IUCN Red List of Threatened Plants Status :
Related Plants
Latin NameCommon NameEdibility RatingMedicinal Rating
Embelia ribesFalse black pepper, White-flowered Embelia34
Rheum ribes 20
Ribes aciculare 30
Ribes alpinumAlpine Currant30
Ribes altissimum 30
Ribes ambiguum 20
Ribes americanumAmerican Blackcurrant21
Ribes aureumGolden Currant41
Ribes bracteosumStink Currant21
Ribes burejense 40
Ribes californicumHillside Gooseberry20
Ribes cereumWax Currant21
Ribes curvatumGranite gooseberry30
Ribes cynosbatiDogberry, Eastern prickly gooseberry31
Ribes diacanthumSiberian currant20
Ribes distans 20
Ribes fasciculatum 10
Ribes fragrans 30
Ribes gayanum 30
Ribes glaciale 20
Ribes glandulosumSkunk Currant21
Ribes griffithii 20
Ribes himalense 31
Ribes hirtellumCurrant-Gooseberry, Hairystem gooseberry30
Ribes horridum 30
Ribes hudsonianumHudson Bay Currant, Northern black currant, Western black currant21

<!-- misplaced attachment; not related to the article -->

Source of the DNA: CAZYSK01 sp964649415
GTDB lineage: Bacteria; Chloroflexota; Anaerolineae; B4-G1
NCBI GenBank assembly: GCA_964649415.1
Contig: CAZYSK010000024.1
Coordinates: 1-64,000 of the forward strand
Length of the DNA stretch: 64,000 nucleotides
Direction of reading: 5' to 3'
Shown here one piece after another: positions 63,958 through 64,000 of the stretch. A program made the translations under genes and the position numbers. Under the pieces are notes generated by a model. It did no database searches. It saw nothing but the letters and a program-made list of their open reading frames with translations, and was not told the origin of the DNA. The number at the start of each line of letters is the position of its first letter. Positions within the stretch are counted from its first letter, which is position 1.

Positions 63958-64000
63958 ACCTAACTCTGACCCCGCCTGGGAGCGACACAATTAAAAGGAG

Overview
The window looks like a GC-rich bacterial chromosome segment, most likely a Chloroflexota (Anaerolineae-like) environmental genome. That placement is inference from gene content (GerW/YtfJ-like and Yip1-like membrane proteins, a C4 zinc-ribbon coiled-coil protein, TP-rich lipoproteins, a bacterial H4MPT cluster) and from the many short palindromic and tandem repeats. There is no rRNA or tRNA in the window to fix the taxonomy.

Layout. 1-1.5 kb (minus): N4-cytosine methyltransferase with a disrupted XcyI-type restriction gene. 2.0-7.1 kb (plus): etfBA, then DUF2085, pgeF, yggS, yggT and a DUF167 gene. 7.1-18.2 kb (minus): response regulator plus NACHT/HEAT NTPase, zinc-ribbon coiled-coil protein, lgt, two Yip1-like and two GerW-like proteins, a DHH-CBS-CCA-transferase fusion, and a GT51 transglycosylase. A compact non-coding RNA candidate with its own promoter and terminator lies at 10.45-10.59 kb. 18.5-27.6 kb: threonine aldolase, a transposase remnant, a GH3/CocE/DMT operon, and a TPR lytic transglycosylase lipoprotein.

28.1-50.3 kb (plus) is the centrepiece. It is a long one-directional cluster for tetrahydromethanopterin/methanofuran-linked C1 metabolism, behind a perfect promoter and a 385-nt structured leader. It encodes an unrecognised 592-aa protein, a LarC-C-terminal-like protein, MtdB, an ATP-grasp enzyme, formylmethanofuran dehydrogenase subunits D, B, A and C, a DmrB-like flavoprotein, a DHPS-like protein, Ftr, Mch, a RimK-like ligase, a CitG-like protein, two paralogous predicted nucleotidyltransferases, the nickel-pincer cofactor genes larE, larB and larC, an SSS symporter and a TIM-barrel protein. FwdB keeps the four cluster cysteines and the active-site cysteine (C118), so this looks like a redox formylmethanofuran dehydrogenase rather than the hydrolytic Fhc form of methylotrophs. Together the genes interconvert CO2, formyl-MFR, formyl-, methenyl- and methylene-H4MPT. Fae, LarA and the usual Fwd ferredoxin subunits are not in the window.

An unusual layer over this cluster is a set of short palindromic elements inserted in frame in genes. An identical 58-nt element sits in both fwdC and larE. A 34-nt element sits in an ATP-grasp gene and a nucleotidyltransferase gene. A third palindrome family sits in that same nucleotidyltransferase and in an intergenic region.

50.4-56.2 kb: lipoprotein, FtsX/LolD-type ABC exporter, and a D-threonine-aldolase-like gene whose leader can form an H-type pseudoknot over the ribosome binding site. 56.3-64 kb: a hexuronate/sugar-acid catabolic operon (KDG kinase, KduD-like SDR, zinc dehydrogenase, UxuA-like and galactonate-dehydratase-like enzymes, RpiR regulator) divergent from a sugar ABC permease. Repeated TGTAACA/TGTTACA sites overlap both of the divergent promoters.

Ribes inebriansWhisky Currant21
Ribes inermeWhitestem Gooseberry, Klamath gooseberry20
Ribes irriguumIdaho Gooseberry21
123
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Expert comment
 
Author
Douglas.
Botanical References
1160200
Links / References
For a list of references used on this page please go here
Readers comment
 
Elizabeth H.
MrsK Corfe Mon Oct 5 2009
Hello,early this year I purchased a black gooseberry bush from a lady, it has dark green leaves with a smooth stem, it has grown to a very healthy bush ,but has had no fruit this year, how should I prune for next year and hopefully some fruit I hope you can advise me, thank you for your time.
Pete O.
Dec 30 2011 12:00AM
My worcesterberry (Ribes divaricatum) has been growing succesfuly on a very difficult exposed, cold site where it has reaches -20C. Most plants in the area are also regularly eaten by fallow deer, however they hardly touch the worcesterberry. The shrub has managed to fruit prolifically for the past three years. The only difficulty with this been the harvesting as the plants are so spiky. The dark purple berries are incredibly sweet inside but have a sour skin. They are much enjoyed by my young two year old daughter, who tends to suck out the pulp and leave the skin. Our shrub has produced a good number of new plants where it has naturally layered itself. These have been dug up and replanted.
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Subject : Ribes divaricatum